Maddalena’s 3-month secondment at Marum, Bremen

maddalena sammartini (ESR15) | @ marum bremen, germany (june - august 2019)

One year after my short visit to MARUM (see previous report), I returned back to Bremen, this time for a three-month secondment. After opening some Lake Lucerne cores in Innsbruck, and performing  on them the basic tests, such as water content, fall cone test, vane shear, granulometry analysis, and Atterberg limits, I moved (with my cores) to Bremen for a more advanced geotechnical analysis. 
Between June and August I dealt with oedometric tests, pycnometer measures and ring shear tests, with the main aim of characterizing both basin and slope sediments in Zinnen and Kastanienbaum area.

Oedometric test:  used for measuring the sediment’s consolidation status and compressibility properties. An undisturbed sample of sediment is put inside the consolidation cell, and subjected to increments of effective vertical stress. Each application last for 24h and the vertical displacement of the sample is measured in time. The load is doubled at each increment. After reaching the maximum load needed, the sample is subjected to an unloading phase, during which the swelling properties of the sediment are recorded. 
For my tests, I applied the following effective vertical stresses: 2.5, 5, 10, 20, 40, 80, 160, 320 kPa. For the unloading phase: 80, 20, 5 kPa. Each test lasted for 11 days.

Pycnometer test: used for measuring the solid density. After measuring the water content, the dry sample is put in a beaker of known density and then inside the machine, which calculates, in few minutes, the density of the solid.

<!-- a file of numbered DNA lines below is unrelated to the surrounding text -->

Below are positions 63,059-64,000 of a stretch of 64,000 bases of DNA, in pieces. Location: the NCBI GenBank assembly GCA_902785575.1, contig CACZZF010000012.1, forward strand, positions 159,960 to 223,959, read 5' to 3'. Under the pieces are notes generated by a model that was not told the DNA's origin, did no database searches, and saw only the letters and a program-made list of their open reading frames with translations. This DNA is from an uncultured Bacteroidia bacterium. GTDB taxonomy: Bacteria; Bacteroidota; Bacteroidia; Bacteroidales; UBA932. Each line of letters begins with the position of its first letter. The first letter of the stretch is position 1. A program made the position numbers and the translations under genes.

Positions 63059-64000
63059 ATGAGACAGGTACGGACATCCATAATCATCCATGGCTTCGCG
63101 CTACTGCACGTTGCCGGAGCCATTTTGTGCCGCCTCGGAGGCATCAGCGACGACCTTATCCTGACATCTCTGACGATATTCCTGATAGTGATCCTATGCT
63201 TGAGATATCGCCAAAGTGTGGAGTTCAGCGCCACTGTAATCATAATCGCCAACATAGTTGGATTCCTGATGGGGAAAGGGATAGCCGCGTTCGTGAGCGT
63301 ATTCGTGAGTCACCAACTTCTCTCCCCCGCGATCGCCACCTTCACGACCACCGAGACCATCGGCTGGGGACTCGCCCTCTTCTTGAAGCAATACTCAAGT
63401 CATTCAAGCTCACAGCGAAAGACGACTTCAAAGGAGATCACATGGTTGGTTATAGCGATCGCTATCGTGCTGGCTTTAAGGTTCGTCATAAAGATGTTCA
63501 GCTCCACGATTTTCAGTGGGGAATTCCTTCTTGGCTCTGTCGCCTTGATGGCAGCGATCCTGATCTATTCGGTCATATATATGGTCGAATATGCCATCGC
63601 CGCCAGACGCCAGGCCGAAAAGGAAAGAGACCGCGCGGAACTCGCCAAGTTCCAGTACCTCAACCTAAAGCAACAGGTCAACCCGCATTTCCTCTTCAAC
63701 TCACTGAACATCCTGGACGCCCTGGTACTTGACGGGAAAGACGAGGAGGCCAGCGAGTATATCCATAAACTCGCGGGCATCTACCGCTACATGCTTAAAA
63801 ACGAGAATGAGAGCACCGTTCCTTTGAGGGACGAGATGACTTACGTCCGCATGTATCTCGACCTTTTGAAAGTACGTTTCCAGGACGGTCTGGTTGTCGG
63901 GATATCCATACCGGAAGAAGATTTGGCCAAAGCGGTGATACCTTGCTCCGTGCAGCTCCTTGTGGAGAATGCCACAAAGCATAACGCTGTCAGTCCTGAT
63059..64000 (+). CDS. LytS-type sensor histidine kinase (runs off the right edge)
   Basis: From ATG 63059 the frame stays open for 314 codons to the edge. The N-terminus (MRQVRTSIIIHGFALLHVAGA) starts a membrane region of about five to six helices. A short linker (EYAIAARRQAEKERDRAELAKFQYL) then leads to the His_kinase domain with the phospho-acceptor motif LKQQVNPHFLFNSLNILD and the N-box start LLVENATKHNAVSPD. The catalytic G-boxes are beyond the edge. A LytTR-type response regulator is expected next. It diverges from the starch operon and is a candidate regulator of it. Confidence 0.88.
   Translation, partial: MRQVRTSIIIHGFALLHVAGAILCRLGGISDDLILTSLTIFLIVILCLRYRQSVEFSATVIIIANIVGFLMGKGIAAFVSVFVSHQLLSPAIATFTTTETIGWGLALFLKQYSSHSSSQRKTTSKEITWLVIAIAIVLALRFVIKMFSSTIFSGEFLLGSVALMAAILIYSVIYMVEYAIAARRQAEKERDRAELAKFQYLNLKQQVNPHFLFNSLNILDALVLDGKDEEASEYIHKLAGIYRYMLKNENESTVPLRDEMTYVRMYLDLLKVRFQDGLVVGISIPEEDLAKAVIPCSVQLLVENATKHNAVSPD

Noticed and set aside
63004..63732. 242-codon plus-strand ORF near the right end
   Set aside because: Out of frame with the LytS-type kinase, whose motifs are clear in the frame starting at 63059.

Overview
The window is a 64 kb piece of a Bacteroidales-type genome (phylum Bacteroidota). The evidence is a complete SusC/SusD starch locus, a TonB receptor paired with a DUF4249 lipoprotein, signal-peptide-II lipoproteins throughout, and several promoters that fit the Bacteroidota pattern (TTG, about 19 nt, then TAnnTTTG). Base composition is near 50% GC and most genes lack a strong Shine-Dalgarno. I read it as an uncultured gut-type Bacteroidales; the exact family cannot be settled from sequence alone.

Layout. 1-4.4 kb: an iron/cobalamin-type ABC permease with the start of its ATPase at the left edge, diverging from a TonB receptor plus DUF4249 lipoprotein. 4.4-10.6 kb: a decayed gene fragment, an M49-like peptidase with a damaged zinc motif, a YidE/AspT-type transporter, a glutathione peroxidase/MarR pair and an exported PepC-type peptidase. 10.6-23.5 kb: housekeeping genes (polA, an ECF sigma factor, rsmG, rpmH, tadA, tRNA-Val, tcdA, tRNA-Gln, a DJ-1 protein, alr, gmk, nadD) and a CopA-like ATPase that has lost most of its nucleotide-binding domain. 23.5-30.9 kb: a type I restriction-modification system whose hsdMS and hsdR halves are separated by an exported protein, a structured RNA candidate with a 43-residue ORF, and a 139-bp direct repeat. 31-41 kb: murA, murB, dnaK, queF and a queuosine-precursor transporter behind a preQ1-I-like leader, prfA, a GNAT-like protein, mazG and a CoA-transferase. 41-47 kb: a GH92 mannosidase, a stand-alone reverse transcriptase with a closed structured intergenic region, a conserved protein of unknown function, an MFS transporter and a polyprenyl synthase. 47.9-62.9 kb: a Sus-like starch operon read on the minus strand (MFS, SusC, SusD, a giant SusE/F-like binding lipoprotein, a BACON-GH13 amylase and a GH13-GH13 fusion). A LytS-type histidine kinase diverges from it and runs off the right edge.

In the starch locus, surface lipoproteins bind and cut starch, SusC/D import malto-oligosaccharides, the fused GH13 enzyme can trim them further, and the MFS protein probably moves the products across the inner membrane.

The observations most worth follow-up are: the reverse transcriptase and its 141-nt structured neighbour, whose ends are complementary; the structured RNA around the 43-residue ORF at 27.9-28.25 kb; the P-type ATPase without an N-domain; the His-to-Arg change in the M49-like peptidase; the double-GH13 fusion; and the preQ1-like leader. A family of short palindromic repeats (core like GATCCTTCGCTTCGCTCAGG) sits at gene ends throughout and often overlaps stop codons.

This device has been very useful for my oedometric test analysis. Knowing the density of the solid, and the initial and final water content of the sample, it is possible to express the vertical displacement at each loading step in terms of void ratio change.

Ring shear test: used for measuring the residual shear strength of soil. A remolded sample of sediment is put inside the ring shear apparatus. The soil, subjected to different vertical stresses, is sheared by rotating the bottom of the ring shear apparatus until it reaches 3 mm of displacement. The shearing velocity is constant during the test, and it has to be carefully selected, based on the kind of sediment, in order to avoid the formation of excess pore pressure. 
For my tests I used a shearing velocity of 0.033 µm/s and the following vertical stresses: 2, 5, 10, 17, 32, 64, 125, and 247 kPa. Each test lasted for 19 days.

The biggest challenge during my stay at MARUM, has been recreating, in laboratory, the in situ conditions of my sediments. These geotechnical devices are built to work with the high vertical stresses of marine investigations, with lever arm that multiplies x5 or x10 the weight you put. In my case, I work on superficial lake sediments, which are subjected to an in situ vertical stress of ~2-5 kPa. Therefore, I had to start all my tests with the minimum weight allowed (0.1 kg). With this low weight, the machines are very sensible and just an accidental hit to the working table can ruin the measure and therefore the entire test. 
After a first month spent in getting familiar with the all the devices and the technics, and in performing some empty tests for measuring the “machine noise”, I was able to perform 11 oedometric tests and 4 ring shear tests.

Thanks to this secondment in Bremen I was not only able to get more interesting data for my Lake Lucerne investigation, but also I developed geotechnical skills, which could be very useful for future career.


  • MARUM Bremen, Germany